There are three main modalities of implantable neurostimulation therapy — vagus nerve stimulation (VNS), spinal cord stimulation (SCS), and deep brain stimulation (DBS). Neurostimulators typically work by applying continuous low-level currents. The current applied for VNS and DBS ranges from 1.0 to 3.5 mA, and battery life is typically eight to 12 years. For SCS, a current of 20-25 mA is needed, requiring a larger power source and overall device volume to house a bigger battery. As the miniaturization trend for implanted devices has grown, companies developing SCS devices have opted to use rechargeable power systems. As a result, SCS systems have an internal battery that is recharged by an external power source, usually by inductive power transmission.
The general trend in implantable devices is miniaturization. New devices tend to be smaller, but with a greater number of leads that get more signals into and out of a single device. Future neurostimulator applications may have 100 to 200 leads, which will give device manufacturers opportunities to add further treatment options to an implantable system. One of the most exciting avenues of research to increase the number of leads is the development of new high-density feedthroughs that could contain ten times the number of leads, while keeping the current size and spacing.
Another interesting development in the IPG arena is the development of “body communications,” in which ultrasonic devices are placed into a medical device casing and used to remotely power and communicate with other devices in the body. This next level of improvement could mean that no wires would have to be implanted. Implanted wires in the body may eventually fail and subsequent removal and replacement can be difficult. In addition, using ultrasound, as opposed to RF, means the communication stays within the body. This means one person’s medical device is less likely to interfere with another person’s device and it could be more readily protected against interference from MRI equipment, scanners, or other large electrical devices.
Using ultrasound to both power and interrogate remote sensors is a likely development for many implantable devices, but wiring would still be required for neurostimulators, where leads are attached to the skull, brain, or spine. However, in the future, the main implant might be able to communicate with other devices implanted in the body or the external programmer via ultrasound rather than RF. Neurostimulation devices developed within the next five years should be able to sense the onset of a neurological episode, use an algorithm to determine if therapy is appropriate and optimized, and then deliver therapy.
Prosthetics and Biomedical Electronics
As modern electronics technology merges with nanotechnology, advanced implants, and major sensor advances in medicine and biology, science fiction is becoming more of a reality. Innovation is transforming sensor-based electronics in human-body enhancements and replacements. Major advancements in the field of prosthetics have resulted from the use of microprocessor technology to operate the major joints of the prosthesis (knees, hands, and elbows). The prosthesis has a computer processor on board that reads inputs from sensors and then calculates adjustments to the prosthesis to accommodate the wearer’s activities.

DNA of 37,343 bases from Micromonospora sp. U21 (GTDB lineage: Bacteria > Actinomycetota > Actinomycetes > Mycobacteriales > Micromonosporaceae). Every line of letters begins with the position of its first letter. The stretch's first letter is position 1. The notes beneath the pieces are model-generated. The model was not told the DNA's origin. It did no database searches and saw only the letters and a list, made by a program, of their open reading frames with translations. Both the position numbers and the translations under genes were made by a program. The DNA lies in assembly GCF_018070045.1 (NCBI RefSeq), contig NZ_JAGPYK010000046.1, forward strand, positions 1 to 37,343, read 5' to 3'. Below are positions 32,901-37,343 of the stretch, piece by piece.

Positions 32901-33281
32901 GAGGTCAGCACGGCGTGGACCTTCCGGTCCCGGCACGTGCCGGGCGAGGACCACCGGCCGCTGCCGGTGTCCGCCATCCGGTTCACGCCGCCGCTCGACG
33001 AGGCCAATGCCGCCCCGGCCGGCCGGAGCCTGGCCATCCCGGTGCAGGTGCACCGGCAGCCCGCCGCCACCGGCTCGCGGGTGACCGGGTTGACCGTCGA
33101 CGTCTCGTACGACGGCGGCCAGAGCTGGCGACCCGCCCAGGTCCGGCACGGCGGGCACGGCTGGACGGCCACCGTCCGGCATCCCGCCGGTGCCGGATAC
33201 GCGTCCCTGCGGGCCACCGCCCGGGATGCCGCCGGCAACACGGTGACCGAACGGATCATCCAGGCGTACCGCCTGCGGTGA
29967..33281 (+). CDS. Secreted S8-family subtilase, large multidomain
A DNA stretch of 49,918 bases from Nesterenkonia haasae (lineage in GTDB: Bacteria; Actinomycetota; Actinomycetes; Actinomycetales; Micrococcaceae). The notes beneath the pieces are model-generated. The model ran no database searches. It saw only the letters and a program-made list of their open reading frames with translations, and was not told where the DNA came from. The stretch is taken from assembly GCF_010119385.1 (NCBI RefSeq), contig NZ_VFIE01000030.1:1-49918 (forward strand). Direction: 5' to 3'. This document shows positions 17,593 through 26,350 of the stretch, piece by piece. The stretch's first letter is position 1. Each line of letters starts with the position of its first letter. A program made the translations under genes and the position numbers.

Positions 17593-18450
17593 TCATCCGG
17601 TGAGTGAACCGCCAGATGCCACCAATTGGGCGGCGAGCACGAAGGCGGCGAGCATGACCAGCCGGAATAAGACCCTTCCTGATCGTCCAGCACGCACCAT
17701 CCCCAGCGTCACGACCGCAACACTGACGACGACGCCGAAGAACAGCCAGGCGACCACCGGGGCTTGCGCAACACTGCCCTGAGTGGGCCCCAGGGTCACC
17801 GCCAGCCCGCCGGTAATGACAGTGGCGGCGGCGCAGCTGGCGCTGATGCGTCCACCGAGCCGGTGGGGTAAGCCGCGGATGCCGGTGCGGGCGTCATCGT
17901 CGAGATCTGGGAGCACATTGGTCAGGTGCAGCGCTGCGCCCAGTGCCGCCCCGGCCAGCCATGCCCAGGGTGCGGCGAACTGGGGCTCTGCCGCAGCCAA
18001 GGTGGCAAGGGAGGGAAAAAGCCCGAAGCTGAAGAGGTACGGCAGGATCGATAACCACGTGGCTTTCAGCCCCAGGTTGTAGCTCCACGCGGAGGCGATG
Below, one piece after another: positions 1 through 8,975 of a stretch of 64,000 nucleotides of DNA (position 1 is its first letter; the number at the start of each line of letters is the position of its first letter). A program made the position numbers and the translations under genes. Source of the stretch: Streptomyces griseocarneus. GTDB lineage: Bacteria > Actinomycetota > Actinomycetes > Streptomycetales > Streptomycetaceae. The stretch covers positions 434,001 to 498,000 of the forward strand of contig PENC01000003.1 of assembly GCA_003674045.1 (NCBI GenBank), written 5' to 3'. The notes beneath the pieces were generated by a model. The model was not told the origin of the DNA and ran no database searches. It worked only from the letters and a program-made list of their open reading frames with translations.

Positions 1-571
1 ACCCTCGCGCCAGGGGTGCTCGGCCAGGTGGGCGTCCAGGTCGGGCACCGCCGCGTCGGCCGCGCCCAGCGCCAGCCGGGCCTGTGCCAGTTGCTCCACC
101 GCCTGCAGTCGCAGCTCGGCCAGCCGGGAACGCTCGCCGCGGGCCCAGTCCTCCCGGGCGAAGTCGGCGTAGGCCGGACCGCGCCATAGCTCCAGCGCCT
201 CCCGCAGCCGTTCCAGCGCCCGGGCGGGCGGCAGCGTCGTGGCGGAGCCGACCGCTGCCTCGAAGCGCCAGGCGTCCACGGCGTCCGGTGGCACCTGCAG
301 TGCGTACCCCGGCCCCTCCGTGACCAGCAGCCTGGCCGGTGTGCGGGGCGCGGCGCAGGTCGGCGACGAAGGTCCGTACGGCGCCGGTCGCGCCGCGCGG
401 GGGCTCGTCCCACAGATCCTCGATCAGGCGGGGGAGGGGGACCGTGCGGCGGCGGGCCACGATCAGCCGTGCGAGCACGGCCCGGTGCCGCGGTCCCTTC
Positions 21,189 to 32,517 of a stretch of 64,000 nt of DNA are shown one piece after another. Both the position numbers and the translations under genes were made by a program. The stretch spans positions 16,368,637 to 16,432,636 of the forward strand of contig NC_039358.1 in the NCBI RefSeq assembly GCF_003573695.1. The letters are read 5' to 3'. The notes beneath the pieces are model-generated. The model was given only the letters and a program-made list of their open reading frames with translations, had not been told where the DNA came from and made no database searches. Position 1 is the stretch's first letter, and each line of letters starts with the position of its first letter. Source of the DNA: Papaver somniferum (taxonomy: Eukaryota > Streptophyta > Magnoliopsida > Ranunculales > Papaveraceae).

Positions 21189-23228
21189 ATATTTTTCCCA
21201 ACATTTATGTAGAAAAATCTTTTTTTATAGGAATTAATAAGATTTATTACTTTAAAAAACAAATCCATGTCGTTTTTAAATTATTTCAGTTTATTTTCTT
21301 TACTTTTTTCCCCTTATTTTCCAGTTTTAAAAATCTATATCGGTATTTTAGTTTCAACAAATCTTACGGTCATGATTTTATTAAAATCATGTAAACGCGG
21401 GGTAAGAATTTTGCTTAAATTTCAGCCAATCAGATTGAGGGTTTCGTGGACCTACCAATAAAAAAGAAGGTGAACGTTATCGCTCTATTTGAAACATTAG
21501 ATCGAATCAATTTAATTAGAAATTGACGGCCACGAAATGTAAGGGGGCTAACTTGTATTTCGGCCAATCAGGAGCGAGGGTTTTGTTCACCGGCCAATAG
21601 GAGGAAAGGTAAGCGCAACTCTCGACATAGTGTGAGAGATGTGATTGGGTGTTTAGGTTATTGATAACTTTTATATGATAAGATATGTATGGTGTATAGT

Retinal-prosthesis development can help restore sight to people assisting an eye’s lost functions with an implant that contains a 15-channel stimulator chip, discrete power-supply components, and power- and data-receiving coils that conform to the outer wall of an eye. The system has an external video-capture unit and a transmitter that wirelessly sends image data to the implanted portion of the device. A custom ASIC then translates the image into biphasic current pulses of programmable strength, duration, and frequency to the electrode array.
Another area of advancement in biomedical science covers cochlear implants. The primary goal of these implants is to use electrical stimulation safely to provide or restore functional hearing. A cochlear implant converts sound to electric impulses for delivery to the auditory nerve, sending impulses to the brain, which interprets the impulses as sound.
Bendable and Biodegradable Electronics
Researchers are developing bendable electronics for potential use in a range of medical device applications, from sensors that map and treat neurological disorders, to balloon catheter components that perform diagnostic and surgical functions. These applications typically benefit from compact and lightweight systems that fully conform or dynamically adapt to irregularly shaped surfaces, such as the human body. It is not specifically the chip, but rather the whole technology platform combining ultrathin bendable chips and compliant, elastic electrical interconnections, that makes the technology of interest for medical implantable devices or wearable sensing systems.
A new kind of biodegradable electronics, called “transient electronics,” is robust enough for applications such as medical implants, yet completely dissolvable in water or bodily fluids. In transient applications, the sheets are so thin that they completely dissolve in a few days when immersed in bodily fluids. Together with soluble conductors and dielectrics, based on magnesium and magnesium oxide, the technology can produce a wide range of electronic components.
Demand for higher performance interfaces of all types will require out-of-the-box innovation using nontraditional materials and manufacturing processes. Next-generation electronic devices may require even smaller interconnects. Electronic devices at this scale will require the development of an entirely new class of connectors or may portend wireless charging as well as data I/O technology. The challenge will be for the connector industry to re-envision itself, from an adopter to a creator, of new technology capable of supporting future generations of advanced electronic products.